Seeking Grandma’s Wisdom

Here we are in another new year.  2018.  It looks a little odd still.  I used to worry about messing up the year when writing checks, but thanks to modern technology I rarely write a check anymore.  Out with the old, in with the new….really?  Do you make New Year’s resolutions?  Every now and again I have, but not often.  I do however, find that it’s useful to remind me to reflect on where I am, what’s happened in my life, and where I’d like to go next.  What has served me well, and what do I need to change?  What is no longer useful and needs to go?

That last one – what needs to go – has often been a tough one for me.  Left to my own devices I’d probably become a terrible hoarder, the kind they put on TV shows.  Well, I’d like to think not THAT bad, but there’s a smidgeon of doubt in the back of my mind.  Especially when it comes to sentimental items, I have a hard time throwing them in the bin.  But honestly, how many drawings that your children have made can you keep before it becomes a fire hazard?  So, one thing I do try to do is go through my things in the new year, throw out non-useful items, pare down, and get rid of those things – physically, mentally, spiritually and emotionally – that no longer serve me or my development as a good person.

BUT, “out with the old” doesn’t literally mean OLD.  Grandmas are “old” but I’d never consider throwing her out.  Grandmas, and Grandpas, have a lifetime of experience, wisdom, and stories to share.  Or at least nuggets of it.  No one is perfect.  I am finding the younger generations, sadly my own kids included, often don’t realize the value of seeking out Grandma’s wisdom.  I refer to “Grandma’s wisdom” in the generic sense of course.  Grandma’s recipes, herbal remedies, stories about the family, stories about growing up, values, relationships, skills, crafts, all kinds of wonderful (and not-so-wonderful) things that make up the fabric of our lives and provide a sense of connectedness and identity.  Once “Grandma” is gone, she’s gone.  At least from this Earth.  Unless we take the time to absorb Grandma’s wisdom while she’s with us, we lose a valuable part of ourselves and who we are, where we come from, and an opportunity to pass on knowledge and wisdom that she’s accumulated throughout her years.  I wish our society still valued and respected elders.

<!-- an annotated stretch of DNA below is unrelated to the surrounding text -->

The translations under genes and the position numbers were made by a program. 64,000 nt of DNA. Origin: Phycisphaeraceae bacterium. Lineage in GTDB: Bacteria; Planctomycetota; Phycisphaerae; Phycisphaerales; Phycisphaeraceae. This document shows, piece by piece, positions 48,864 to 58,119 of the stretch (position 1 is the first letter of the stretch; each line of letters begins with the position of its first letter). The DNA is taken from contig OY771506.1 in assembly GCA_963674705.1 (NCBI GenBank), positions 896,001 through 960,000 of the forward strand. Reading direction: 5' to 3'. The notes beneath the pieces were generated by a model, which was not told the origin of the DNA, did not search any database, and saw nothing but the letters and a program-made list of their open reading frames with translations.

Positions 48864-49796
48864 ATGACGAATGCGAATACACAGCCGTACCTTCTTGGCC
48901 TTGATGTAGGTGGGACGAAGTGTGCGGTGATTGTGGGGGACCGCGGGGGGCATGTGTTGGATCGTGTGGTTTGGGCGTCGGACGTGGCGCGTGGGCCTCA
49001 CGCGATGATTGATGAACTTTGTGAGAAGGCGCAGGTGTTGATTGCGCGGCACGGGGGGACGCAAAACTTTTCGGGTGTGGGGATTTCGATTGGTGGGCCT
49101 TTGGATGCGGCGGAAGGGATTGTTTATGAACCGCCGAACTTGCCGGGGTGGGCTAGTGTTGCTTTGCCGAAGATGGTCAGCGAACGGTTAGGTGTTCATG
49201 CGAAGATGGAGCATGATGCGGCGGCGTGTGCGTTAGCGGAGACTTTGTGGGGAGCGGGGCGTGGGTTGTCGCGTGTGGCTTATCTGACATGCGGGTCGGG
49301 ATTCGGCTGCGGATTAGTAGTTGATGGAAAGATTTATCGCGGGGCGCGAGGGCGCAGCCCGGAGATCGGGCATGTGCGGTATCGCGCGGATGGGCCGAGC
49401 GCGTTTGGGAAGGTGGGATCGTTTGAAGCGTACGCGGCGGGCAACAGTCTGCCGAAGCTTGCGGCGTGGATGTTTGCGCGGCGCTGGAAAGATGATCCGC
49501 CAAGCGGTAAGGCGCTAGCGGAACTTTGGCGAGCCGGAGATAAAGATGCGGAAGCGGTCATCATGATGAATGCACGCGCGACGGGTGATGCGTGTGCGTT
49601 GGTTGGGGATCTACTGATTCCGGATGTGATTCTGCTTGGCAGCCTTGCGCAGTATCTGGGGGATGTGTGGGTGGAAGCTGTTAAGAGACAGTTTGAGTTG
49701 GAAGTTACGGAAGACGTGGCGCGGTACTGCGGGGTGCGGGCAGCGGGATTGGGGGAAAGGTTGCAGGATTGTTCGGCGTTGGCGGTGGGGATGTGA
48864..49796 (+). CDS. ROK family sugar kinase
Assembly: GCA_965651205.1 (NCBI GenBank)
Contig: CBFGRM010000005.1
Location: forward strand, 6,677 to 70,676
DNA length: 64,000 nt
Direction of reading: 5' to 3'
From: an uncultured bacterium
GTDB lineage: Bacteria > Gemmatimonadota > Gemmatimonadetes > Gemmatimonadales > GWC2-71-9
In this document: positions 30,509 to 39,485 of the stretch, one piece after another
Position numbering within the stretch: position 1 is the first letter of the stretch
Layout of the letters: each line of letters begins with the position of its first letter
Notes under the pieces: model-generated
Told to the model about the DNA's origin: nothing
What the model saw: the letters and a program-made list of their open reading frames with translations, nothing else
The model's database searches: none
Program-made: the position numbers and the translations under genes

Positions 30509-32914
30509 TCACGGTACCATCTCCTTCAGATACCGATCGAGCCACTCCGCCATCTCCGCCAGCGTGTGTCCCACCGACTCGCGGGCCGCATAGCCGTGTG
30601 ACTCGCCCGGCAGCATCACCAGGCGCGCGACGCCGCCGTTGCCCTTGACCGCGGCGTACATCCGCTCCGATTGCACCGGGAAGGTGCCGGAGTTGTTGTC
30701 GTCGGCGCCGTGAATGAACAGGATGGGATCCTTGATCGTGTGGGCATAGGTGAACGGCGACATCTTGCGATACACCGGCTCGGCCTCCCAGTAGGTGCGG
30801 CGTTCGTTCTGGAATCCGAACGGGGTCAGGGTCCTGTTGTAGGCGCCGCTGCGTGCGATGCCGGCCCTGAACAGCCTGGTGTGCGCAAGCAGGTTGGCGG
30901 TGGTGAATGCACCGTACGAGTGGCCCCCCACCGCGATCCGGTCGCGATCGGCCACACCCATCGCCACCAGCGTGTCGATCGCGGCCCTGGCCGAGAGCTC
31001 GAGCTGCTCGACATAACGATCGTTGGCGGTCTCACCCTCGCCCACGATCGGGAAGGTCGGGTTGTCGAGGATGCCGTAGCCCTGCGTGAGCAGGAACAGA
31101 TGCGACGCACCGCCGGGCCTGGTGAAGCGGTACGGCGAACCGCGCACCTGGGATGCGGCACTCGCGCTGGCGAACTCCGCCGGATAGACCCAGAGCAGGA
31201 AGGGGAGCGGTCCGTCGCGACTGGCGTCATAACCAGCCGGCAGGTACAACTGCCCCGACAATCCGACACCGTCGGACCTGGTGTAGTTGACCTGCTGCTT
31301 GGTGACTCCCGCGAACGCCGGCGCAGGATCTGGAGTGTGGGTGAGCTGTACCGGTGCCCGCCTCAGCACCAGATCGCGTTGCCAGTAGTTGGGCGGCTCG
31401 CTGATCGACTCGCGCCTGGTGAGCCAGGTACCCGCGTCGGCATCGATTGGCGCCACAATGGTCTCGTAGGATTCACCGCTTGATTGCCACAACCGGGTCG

I think everyone needs to feel a sense of connectedness, a comfort and confidence in their own identity.  Surely that is at least one of the reasons for the popularity of Ancestry . com and sending in your DNA for testing.  Often we are separated from our extended families due to military service, job opportunities, etc.  But this apparently universal need for connectivity doesn’t disappear, so we try to fill the void in other ways, including social media.

Still, Grandma has her own unique blend of wisdom to share, one that can’t be found on the internet.  So, while I no longer have any living grandparents or dad, I do still have my mom and stepparents and siblings who share a history with me and have many stories and nuggets of wisdom to share.  Wisdom I hope to capture and share with my daughters.  So while I’m sorting through my ‘closet’ and disposing of those things that no longer serve me, I want to be sure I keep and continue to seek Grandma’s wisdom this year.

Praying for many things for us in this new year, including more love and compassion for all, growth and success on our personal journeys. May you be always blessed.  Happy New Year!

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